Books4Kids Jamaica now reaching more kids across island

According to the Books4Kids Jamaica mission statement, its primary aim is to help increase literacy and promote a positive educational experience by providing books and early educational materials to four-year-olds (K1) and five-year-olds (K2) in pre-schools across Jamaica.

Repeating Islands


The Palmyra Foundation has as a primary goal to inspire and encourage children at the basic school level to get excited about reading and writing through the non-profit organization’s Books4Kids Jamaica program. Their slogan is: “The future is bright, when you can read and write!” (Read more in the link below.)

It’s only been three weeks into the 2015 book distribution and Books4Kids Jamaica teams have visited 5,508 children at 54 schools. This achievement, in part, is due to the support given by the 50 sponsors and volunteers who have participated in the event so far.

“We go out and solicit donations and various people and organisations, such as the Spanish Court Hotel and Terra Nova Hotel, will give us a donation in the form of a three or four night stay at the hotel,” member Frank Perolli told the Jamaica Observer. Support from the hotels along with other…

View original post 196 more words

Music lessons from our Caribbean neighbours

…“This applies to music—because essentially music is sacred. Whether it is religious or dancehall, what is music? It is a celebration and exploration of life. Many have lost that concept of music..”

Repeating Islands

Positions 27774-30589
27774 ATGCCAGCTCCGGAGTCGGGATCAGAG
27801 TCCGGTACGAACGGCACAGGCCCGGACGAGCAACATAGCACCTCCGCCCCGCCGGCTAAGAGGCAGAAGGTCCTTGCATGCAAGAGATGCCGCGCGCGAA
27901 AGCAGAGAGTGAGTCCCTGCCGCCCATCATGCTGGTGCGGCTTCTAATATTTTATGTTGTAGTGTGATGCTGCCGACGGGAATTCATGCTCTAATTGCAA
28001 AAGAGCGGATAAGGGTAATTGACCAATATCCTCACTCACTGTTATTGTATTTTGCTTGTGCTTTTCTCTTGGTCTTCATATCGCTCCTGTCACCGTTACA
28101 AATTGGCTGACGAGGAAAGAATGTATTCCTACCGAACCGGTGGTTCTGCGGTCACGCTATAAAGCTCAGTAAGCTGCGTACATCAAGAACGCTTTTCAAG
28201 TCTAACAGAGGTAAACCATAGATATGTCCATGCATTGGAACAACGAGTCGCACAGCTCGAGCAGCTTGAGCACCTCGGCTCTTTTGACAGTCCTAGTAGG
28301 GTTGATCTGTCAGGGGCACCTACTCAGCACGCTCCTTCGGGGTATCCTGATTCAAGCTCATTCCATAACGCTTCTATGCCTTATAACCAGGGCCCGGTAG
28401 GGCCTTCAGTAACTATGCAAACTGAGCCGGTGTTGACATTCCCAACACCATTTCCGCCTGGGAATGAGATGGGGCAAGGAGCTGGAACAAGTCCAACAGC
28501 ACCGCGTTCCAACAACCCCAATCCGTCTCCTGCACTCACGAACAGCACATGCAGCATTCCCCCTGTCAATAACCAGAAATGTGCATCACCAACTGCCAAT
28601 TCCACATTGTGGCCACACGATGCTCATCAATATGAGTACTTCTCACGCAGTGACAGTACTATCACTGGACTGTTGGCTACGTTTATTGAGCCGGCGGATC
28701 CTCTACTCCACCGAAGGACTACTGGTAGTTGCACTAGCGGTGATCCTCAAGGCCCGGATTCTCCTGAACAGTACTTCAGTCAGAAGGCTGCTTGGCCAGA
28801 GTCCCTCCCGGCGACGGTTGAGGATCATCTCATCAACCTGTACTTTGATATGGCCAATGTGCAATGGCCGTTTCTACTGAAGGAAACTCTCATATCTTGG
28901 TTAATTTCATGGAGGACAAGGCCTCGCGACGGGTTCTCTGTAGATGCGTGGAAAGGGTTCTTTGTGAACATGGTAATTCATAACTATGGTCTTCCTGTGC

This article by Shereen Ali appeared in Trinidad and Tobago’s Guardian.

One of the most moving aspects of Caribbean culture is its music. And this music is richly diverse, with Cuba and Haiti being especially vibrant in music genres and styles.

Santeria drumming, rumba, son, salsa, mambo, Afro-Cuban jazz and classical music rub shoulders with contemporary hip hop-salsa-rock fusions and many other eclectic contemporary mixes in Cuba; Haiti has its carnival rara music, compas dance music, voudoun music, rap, ragga, hip hop kewyol, and many more; you can find merengue and bachata in the Dominican Republic; dance to calypso, soca, rapso, tassa, pan and chutney music in Trinidad; and enjoy  kumina, ska, reggae, ragga, and dancehall in Jamaica. And that’s just grazing the surface. So amidst this musical feast, what music industry lessons can we learn from our Caribbean neighbours?

Taking tourism—and our        cultural products—seriously

Singer/songwriter and…

View original post 839 more words